Zara should create an in-house promotional system that would prevent poaching of employees from its organization. Some of these individuals give away crucial company information, yet they can be used for the overall good of the firm. As a result, they must give their employees an incentive to stay loyal to Zara. In line with the above issue is the appointment of a successor after the company founder retires. He already gave his assistant the position of CEO. Now he should give the new successor more room to carry out the roles that he is currently responsible for. Additionally, he should minimize his appearances in public and instill confidence in the public about the new successor.

The firm should also embrace product diversification. In order to win the confidence of the aging population, the company should introduce products for them. Statistics indicate that these populations have just as much spending power as members from younger demographic groups.

Objectives

After establishment of production centers near source markets, the company needs to measures sales growth rates after a period of one year. Sales growth rates in those markets should increase by 5% in those markets.

The company will measure the success of its online portfolio by assessing product sales made via online customers. The number of online consumers should have increased by 5% four months after launching the channel in a certain market.

If employee retention of mid level to top level managers increases by 10% within the first year of implementation of the promotional system, then the firm’s efforts will have succeeded. Furthermore, the company will assess whether or not the public has accepted its new leader by measuring the number of times he is mentioned in newspapers, internet blogs or other news platforms in comparison to the founding President. Once the appointed successor achieves the same amount of publicity or supersedes the founder’s level of publicity, then the strategy will have succeeded.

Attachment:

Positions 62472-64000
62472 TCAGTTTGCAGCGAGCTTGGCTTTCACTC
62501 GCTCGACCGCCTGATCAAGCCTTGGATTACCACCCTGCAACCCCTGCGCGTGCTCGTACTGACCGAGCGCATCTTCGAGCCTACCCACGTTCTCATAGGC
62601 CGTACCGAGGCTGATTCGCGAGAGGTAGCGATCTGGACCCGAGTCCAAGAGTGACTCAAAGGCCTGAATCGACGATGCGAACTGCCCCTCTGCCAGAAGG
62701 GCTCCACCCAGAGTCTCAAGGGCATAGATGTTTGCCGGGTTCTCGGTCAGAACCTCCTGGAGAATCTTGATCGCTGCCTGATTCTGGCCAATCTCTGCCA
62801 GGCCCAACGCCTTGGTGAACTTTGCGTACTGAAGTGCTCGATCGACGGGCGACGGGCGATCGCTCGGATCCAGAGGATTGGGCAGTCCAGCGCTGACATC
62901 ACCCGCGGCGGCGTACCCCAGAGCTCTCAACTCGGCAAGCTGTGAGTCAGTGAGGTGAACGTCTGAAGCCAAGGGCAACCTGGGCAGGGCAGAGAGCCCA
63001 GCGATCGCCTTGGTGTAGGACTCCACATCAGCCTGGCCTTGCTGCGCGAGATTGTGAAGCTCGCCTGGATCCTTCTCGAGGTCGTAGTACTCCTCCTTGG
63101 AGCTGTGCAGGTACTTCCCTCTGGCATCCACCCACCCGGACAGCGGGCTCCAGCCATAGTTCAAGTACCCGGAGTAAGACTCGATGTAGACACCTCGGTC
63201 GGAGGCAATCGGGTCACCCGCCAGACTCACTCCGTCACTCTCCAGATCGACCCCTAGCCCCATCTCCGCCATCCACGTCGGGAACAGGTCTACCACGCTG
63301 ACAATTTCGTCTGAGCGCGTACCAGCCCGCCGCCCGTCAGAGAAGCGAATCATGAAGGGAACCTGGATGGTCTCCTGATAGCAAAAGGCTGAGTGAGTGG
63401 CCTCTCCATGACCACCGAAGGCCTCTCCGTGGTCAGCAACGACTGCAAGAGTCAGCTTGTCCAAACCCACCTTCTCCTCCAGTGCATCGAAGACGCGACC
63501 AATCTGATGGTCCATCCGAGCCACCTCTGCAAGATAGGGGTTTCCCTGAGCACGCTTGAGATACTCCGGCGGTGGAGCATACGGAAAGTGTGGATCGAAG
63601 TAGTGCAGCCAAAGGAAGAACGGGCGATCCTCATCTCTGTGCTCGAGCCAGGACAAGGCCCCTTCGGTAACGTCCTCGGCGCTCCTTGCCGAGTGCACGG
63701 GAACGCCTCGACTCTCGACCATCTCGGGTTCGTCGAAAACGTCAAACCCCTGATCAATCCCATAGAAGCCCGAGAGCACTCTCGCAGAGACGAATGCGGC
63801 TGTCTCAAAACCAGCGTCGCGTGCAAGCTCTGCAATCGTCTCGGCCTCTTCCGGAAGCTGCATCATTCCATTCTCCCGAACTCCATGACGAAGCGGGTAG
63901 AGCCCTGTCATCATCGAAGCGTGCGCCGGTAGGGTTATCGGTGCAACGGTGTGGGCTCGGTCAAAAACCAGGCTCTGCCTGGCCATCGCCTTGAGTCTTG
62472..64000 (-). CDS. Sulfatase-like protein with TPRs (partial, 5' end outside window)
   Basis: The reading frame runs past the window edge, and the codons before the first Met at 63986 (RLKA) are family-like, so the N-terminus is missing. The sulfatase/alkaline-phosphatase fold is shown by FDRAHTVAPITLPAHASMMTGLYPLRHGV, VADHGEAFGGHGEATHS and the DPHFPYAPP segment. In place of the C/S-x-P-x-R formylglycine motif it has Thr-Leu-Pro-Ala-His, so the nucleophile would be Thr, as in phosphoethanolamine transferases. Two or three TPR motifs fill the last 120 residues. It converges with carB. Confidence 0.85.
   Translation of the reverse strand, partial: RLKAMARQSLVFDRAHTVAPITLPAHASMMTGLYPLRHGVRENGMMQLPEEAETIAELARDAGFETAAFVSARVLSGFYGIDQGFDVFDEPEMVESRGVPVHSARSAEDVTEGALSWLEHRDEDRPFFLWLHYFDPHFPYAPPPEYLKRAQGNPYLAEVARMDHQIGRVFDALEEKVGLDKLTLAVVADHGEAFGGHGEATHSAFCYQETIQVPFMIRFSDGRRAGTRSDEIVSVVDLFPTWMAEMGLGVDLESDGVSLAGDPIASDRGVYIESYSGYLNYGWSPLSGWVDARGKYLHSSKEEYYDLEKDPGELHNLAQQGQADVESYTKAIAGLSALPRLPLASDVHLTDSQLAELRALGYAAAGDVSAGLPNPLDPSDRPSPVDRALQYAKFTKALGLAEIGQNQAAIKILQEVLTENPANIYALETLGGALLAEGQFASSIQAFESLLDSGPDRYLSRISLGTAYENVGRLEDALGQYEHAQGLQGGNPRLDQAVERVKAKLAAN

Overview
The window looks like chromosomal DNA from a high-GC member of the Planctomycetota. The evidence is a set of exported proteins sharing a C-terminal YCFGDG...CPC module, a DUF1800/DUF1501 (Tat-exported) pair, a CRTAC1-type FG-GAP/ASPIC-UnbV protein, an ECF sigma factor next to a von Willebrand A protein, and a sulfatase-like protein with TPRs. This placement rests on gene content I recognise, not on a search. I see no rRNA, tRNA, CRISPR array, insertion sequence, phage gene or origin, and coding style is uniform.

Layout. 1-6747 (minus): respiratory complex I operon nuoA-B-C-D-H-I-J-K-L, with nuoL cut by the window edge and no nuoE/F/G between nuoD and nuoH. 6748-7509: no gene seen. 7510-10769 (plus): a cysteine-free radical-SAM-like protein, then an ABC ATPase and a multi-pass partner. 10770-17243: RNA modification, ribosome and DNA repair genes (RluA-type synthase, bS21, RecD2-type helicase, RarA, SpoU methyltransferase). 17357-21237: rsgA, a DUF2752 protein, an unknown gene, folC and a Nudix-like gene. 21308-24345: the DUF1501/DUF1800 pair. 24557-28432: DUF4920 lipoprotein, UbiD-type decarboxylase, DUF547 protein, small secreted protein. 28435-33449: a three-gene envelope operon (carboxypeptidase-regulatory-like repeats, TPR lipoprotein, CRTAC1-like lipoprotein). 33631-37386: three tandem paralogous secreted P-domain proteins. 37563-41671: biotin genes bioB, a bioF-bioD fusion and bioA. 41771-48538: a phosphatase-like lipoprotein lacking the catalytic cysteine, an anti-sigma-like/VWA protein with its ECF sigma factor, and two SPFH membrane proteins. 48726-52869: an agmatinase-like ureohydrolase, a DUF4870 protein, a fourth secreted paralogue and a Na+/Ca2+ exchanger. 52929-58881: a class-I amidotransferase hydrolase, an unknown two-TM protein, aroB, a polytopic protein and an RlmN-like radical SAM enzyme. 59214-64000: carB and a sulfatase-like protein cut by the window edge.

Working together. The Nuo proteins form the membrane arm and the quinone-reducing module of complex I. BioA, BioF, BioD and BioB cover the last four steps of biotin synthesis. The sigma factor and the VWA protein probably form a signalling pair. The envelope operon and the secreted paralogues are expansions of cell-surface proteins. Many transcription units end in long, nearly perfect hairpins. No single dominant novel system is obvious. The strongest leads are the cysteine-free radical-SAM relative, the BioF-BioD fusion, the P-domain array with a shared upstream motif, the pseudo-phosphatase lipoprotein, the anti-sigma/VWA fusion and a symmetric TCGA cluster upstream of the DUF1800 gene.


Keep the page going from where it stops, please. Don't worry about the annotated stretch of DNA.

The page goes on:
The success of the new product portfolio will be analyzed by sales revenues. If sales revenues keep increasing, then the strategy will have worked. The aim should be to get sales revenue to the same level as other conventional products. Measures should be taken on a monthly basis and then compounded for the entire year.

Strategy Justification

The biggest problem for Zara is its Eurocentric model. The company’s is passing on high transportation costs to overseas consumers. Its centralized control is not sustainable as the company continues to expand internationally. Nonetheless, it still has a winning formula for meeting consumers at their point of need through its reactive product life cycles. Therefore, it is imperative for the company to maintain this advantage by moving production centers close to its new source markets. The only sustainable way for Zara to stay profitable is if the company had a market other than the saturated European market. It should build its business in China by having production facilities there, and thus cease being dependent on the European market alone.

It is also necessary for the company to work on its e-commerce platform because this is the distribution channel of the future. Its competitors are embracing technology in product sales, so Zara should not be left behind. Besides, consumers also expect sellers to use online distribution channels; Zara should not disappoint them.

Working on the human resource problems in the company is also crucial in securing the company’s future. Stakeholders need to know that the firm will survive even after the founding father retires from active business. Promotional opportunities often minimize the problem of poaching by ascertaining that the concerned individuals remain loyal to the firms. It was imperative to introduce a new product portfolio for the aging demographic group in Europe. The firm is not exploiting the full potential of the European market with regard to this group.